Dungeon Siege II… Gone!

Another Action/RPG bites the dust… After the Break…

Dungeon Siege II… Gone!

I tried. I tried to play “Dungeon Siege II” and, for a brief while, I thought that I would succeed in enjoying it.

Not so.

In the end, I have to conclude that Action-RPGs just aren’t my “thing.” I’m not into them.

Action-RPGs rely upon people who are hoarders. Real-life “I’ve kept the last 50 years worth of daily newspapers and they are all in my house from floor to ceiling” hoarders. Those are the only people whom I can imagine would enjoy an action-RPG because the only activity that you ultimately perform is collecting things… And those things are either weapons, armor, or things that make weapons or armor better.

When you reduce the game play down, Action-RPGs are just vessels for collecting things. In the case of Action-RPGs, you are collecting things through violence. So, you must maximize your violence in order to collect things. The better that you are in violence, the more things that you can collect and, ultimately, the better the items are that you will collect.

Let me be polite for a moment. I enjoyed the tree city in the beginning. I thought that the tree city was a bit innovative. Using the little rope sleds to move from section to section seemed nice but there just wasn’t any… There wasn’t any real progress in the game.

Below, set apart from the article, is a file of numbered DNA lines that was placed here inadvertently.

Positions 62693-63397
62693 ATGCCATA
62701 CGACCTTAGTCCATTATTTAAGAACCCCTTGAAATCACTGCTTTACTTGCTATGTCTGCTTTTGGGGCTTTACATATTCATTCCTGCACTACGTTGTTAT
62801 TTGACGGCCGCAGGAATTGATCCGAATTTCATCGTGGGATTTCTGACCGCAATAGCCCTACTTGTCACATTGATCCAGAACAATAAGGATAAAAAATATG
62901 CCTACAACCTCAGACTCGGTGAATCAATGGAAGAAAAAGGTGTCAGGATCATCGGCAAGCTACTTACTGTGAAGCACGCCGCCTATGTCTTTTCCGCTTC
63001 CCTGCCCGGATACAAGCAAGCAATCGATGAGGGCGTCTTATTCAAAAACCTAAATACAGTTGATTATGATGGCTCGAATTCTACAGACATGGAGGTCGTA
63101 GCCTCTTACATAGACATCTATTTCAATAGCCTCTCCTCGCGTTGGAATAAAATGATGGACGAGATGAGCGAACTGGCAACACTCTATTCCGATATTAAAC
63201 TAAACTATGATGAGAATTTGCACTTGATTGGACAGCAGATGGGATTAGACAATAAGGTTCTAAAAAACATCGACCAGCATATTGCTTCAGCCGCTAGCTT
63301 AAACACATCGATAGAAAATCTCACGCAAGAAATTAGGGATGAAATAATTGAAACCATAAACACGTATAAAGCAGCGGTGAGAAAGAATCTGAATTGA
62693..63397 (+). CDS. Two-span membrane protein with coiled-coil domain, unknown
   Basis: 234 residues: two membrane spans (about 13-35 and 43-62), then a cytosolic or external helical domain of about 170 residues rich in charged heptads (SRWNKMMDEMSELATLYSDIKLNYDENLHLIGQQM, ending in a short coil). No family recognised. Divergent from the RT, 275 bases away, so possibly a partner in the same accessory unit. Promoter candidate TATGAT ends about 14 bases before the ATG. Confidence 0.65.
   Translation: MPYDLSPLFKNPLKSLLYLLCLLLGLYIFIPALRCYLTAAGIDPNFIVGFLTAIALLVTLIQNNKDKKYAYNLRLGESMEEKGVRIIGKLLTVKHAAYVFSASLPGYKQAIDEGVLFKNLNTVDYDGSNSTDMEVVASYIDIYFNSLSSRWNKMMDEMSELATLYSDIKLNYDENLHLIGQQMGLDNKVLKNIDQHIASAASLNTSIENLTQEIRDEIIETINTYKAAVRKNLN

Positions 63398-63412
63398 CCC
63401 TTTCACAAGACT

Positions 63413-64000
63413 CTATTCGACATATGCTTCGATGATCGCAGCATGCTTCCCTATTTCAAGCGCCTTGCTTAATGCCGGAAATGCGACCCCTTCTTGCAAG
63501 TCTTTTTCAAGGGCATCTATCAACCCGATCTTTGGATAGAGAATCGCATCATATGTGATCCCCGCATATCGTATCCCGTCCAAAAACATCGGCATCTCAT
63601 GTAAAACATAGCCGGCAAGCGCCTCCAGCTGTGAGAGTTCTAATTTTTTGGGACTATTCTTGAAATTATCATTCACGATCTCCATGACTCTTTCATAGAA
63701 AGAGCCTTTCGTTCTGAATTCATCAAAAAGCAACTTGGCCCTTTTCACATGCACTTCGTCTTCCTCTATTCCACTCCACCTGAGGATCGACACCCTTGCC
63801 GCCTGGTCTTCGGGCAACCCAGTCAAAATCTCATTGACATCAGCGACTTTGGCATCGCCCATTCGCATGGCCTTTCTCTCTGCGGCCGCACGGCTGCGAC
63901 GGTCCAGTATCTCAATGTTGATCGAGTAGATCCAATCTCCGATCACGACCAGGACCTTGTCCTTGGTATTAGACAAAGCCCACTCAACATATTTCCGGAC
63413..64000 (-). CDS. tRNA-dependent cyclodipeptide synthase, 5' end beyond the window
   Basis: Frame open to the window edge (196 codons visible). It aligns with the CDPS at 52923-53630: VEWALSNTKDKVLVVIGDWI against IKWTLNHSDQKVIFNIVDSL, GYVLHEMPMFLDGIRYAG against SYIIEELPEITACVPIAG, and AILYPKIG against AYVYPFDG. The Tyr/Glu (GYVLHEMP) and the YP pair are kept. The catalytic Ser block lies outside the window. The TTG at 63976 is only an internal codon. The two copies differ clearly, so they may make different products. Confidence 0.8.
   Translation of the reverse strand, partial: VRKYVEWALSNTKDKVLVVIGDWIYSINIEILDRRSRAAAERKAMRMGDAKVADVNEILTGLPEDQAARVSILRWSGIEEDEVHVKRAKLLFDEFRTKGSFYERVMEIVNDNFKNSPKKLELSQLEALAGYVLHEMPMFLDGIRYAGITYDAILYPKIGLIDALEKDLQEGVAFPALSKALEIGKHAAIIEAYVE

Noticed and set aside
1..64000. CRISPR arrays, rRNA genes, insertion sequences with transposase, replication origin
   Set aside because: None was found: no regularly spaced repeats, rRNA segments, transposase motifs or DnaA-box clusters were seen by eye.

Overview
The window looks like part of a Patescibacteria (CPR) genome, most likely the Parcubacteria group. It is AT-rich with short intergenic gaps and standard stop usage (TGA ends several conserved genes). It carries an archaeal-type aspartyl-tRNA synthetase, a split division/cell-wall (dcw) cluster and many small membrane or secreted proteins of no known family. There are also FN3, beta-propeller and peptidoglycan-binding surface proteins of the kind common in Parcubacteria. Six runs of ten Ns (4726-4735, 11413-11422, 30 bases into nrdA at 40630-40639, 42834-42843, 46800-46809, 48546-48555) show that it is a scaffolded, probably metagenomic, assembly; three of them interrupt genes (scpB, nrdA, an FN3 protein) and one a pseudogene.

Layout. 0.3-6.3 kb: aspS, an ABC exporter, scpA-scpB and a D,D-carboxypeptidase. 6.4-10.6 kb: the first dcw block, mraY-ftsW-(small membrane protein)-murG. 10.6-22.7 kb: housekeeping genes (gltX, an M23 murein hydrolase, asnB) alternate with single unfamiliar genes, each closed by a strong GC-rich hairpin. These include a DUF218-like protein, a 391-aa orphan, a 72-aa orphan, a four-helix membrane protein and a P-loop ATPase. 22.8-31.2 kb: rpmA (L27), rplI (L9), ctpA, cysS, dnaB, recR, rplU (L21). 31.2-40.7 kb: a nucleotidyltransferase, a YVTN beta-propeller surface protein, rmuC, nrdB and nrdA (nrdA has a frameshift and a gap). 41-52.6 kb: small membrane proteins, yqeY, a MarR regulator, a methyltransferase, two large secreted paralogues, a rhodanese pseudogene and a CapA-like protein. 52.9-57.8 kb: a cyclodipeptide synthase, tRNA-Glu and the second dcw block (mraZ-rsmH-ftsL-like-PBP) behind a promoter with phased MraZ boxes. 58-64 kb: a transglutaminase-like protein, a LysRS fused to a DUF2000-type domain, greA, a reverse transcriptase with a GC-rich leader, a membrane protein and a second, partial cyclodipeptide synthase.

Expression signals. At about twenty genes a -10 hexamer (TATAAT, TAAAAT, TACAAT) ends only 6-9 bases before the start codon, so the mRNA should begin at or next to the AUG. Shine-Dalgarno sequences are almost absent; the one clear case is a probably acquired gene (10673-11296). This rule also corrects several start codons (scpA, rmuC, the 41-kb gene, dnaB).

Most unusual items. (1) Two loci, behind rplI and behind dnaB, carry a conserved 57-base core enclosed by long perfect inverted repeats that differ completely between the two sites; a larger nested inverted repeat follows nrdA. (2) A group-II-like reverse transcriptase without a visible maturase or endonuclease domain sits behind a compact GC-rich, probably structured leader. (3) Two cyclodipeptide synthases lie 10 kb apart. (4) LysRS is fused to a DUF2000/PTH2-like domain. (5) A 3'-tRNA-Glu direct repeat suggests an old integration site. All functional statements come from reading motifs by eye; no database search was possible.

Here’s an example: One of your first tasks is to destroy four towers that have been built by the bad guy. OK, you destroy the four towers and… That’s it. There’s no consequence. The people in the tree city aren’t gasping sighs of relief or otherwise acknowledging that you’ve just done them “a solid” (see, I can relate to the kiddies). This is a problem that I have had with all of the action-RPGs that I have played… There’s never any real progress. In Titan Quest, the same darn city is smouldering regardless of how many times I killed those satyr villains. The city was never re-built. The citizens never acknowledged your progress.

A lot of the quests were “Go there, kill that” quests. Or “go there, kill that so that you can get this” quest. The quests were, predictably, very combat-oriented.

I’m not even certain how I would design an Action-RPG that I would ultimately enjoy because the very definition of action-RPG is to reduce the RP of the RPG down to “combat statistics.” An action-RPG is the adult movie equivalent of a real movie… Just barely enough cohesion to call it a movie but with every possible moment filled to the brim with something other than movie.

On one level, I’m deeply disappointed but, on the other hand, I should have seen this coming. Action-RPGs go sour on me very quickly.

I might try this game later on but, honestly, I don’t know.

On to the next game.

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